British bishop rebukes Sydney Anglican leader’s call for gay marriage supporters to leave church
Bishop of Liverpool says he regrets that Archbishop Glenn Davies ‘seems to want to exclude people rather than to engage with them’
Tue 22 Oct 2019 23.40 BSTLast modified on Tue 22 Oct 2019 23.44 BST
A senior Church of England bishop has expressed regret at comments by the Archbishop of Sydney that supporters of marriage equality should leave the Anglican church.
Reflecting sharp divisions within the global Anglican communion over LGBT+ issues, the Bishop of Liverpool, Paul Bayes, said: “I regret that the archbishop [of Sydney] seems to want to exclude people rather than to engage with them within the wider Anglican family.”
Archbishop Glenn Davies said last week that those who supported same-sex marriage should abandon the church.
“If people wish to change the doctrine of our church, they should start a new church or join a church more aligned to their views – but do not ruin the Anglican church by abandoning the plain teaching of scripture,” he said. “Please leave us.”Advertisement
Davies’ remarks drew rebukes from other representatives of the church around Australia last week, with many interpreting his comments as being directed at everyone in the church – though he later said they were aimed at bishops rather than parishioners. Now other representatives from the UK have joined in.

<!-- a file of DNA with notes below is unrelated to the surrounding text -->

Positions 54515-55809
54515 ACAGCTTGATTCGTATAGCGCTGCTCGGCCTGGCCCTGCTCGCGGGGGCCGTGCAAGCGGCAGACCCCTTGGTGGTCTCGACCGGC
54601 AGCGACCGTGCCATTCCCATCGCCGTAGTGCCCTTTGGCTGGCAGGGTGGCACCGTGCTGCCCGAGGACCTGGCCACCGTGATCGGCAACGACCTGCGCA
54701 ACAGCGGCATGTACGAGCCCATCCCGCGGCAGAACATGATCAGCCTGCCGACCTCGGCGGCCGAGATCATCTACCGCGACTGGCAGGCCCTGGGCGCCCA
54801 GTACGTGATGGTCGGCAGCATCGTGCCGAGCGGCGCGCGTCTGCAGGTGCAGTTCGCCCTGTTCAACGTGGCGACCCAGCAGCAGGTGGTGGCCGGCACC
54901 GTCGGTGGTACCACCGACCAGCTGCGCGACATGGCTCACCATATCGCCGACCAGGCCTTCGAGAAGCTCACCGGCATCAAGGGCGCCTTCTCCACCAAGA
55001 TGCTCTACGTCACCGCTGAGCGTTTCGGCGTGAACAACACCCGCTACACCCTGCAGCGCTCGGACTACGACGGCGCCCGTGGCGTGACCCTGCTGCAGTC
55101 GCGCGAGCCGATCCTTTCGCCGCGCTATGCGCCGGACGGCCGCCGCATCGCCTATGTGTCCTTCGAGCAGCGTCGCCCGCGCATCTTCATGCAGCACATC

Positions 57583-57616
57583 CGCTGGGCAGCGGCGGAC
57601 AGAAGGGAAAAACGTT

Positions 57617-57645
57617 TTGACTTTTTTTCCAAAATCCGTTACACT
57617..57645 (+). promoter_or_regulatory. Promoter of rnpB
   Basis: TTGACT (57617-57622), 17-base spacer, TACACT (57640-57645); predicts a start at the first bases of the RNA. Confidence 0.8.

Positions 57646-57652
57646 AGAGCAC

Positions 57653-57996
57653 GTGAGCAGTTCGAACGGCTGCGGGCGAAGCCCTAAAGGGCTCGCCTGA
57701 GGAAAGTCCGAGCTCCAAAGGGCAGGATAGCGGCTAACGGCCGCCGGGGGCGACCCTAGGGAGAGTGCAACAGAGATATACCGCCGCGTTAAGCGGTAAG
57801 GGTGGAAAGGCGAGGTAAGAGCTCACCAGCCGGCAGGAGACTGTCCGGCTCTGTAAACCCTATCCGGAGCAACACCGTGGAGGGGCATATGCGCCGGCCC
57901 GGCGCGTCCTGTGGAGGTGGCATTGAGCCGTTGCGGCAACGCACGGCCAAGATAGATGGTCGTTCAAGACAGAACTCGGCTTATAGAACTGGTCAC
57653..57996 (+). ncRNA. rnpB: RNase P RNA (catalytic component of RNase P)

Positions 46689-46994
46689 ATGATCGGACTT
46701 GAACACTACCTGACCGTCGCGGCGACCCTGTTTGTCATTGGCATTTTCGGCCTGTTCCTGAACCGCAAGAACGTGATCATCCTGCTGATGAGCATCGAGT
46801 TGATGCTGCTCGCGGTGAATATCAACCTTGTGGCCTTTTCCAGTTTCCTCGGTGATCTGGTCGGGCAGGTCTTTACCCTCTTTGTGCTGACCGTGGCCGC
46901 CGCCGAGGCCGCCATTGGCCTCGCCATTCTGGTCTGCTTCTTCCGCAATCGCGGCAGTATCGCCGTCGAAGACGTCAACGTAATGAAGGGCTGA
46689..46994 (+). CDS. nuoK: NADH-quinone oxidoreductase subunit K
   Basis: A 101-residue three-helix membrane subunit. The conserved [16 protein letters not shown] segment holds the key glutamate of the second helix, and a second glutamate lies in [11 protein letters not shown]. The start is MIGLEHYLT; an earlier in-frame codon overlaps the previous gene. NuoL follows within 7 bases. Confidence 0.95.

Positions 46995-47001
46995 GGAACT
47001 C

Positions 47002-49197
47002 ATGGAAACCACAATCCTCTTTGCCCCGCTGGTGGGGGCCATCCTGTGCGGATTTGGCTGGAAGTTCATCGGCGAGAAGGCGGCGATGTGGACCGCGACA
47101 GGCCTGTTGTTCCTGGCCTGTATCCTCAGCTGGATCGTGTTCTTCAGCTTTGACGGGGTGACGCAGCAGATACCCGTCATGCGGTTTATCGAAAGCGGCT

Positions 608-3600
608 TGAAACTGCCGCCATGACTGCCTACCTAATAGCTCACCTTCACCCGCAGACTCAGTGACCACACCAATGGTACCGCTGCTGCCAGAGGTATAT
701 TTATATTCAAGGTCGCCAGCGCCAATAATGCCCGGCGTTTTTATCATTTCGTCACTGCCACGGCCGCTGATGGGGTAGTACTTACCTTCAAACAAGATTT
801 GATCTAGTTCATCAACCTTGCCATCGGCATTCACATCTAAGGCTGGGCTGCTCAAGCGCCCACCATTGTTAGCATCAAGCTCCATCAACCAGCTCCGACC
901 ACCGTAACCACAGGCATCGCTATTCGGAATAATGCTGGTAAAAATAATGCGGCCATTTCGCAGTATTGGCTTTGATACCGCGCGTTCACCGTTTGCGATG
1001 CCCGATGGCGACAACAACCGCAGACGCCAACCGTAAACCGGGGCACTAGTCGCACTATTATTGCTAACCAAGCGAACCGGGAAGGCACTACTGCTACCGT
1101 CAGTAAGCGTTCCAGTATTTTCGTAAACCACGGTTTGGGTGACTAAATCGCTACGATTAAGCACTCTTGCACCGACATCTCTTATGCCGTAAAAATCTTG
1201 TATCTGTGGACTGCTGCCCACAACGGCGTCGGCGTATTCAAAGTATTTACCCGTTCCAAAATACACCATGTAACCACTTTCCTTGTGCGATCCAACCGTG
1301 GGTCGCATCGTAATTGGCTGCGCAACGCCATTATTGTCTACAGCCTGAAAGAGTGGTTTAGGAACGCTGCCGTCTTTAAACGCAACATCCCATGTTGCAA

A spokesperson for the Archbishop of Canterbury, Justin Welby, who is the leader of the global Anglican communion, declined to comment on Davies’ remarks.
The Anglican communion, which comprises some 80 million members of autonomous but connected churches in 38 provinces, has been riven over the issue of LGBT equality and same-sex marriage for decades.
Two years ago the Scottish Episcopal church was effectively sanctioned by global church leaders for its acceptance of same sex marriage. The US church faced similar punitive action in 2016 for its stance welcoming marriage equality.
At the time, Anglican primates issued a statement in support of the “traditional doctrine” that marriage should be between a man and a woman, while acknowledging the “deep pain” of the divisions within the communion. Differences are becoming more marked, and some believe a split in the global church cannot be avoided.
The issue is expected to dominate next summer’s Lambeth conference 2020 – a once-in-a-decade gathering of more than 1,200 Anglican bishops from around the world in Canterbury, England.
Bishops belonging to Gafcon, an alliance of conservatives deeply opposed to LGBT+ equality, have announced plans for an alternative gathering in Rwanda.
The Bishop of Liverpool told the Guardian: “I still hope that bishops from Sydney will attend the Lambeth conference next year so that we can all talk together and learn from one another there.